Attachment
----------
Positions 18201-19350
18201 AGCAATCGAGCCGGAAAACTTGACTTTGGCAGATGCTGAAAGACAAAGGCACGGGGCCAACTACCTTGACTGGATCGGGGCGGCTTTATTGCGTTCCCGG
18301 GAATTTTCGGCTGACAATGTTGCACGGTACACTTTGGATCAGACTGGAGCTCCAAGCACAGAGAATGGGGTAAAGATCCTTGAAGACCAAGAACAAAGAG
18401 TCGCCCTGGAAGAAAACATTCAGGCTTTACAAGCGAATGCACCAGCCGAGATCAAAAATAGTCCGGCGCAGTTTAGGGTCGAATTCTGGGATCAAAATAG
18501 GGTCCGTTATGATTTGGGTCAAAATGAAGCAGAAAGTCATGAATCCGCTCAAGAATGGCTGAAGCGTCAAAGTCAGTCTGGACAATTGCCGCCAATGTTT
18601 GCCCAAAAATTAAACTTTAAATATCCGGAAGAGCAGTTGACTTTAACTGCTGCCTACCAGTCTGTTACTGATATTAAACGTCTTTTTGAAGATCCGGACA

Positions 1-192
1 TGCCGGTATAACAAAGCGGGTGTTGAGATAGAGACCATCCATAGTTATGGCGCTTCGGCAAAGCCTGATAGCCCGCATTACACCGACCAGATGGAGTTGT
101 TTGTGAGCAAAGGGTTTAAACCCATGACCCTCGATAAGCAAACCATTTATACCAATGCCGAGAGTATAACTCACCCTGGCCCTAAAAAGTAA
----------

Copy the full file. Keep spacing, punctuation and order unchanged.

Positions 18201-19350
18201 AGCAATCGAGCCGGAAAACTTGACTTTGGCAGATGCTGAAAGACAAAGGCACGGGGCCAACTACCTTGACTGGATCGGGGCGGCTTTATTGCGTTCCCGG
18301 GAATTTTCGGCTGACAATGTTGCACGGTACACTTTGGATCAGACTGGAGCTCCAAGCACAGAGAATGGGGTAAAGATCCTTGAAGACCAAGAACAAAGAG
18401 TCGCCCTGGAAGAAAACATTCAGGCTTTACAAGCGAATGCACCAGCCGAGATCAAAAATAGTCCGGCGCAGTTTAGGGTCGAATTCTGGGATCAAAATAG
18501 GGTCCGTTATGATTTGGGTCAAAATGAAGCAGAAAGTCATGAATCCGCTCAAGAATGGCTGAAGCGTCAAAGTCAGTCTGGACAATTGCCGCCAATGTTT
18601 GCCCAAAAATTAAACTTTAAATATCCGGAAGAGCAGTTGACTTTAACTGCTGCCTACCAGTCTGTTACTGATATTAAACGTCTTTTTGAAGATCCGGACA

Positions 1-192
1 TGCCGGTATAACAAAGCGGGTGTTGAGATAGAGACCATCCATAGTTATGGCGCTTCGGCAAAGCCTGATAGCCCGCATTACACCGACCAGATGGAGTTGT
101 TTGTGAGCAAAGGGTTTAAACCCATGACCCTCGATAAGCAAACCATTTATACCAATGCCGAGAGTATAACTCACCCTGGCCCTAAAAAGTAA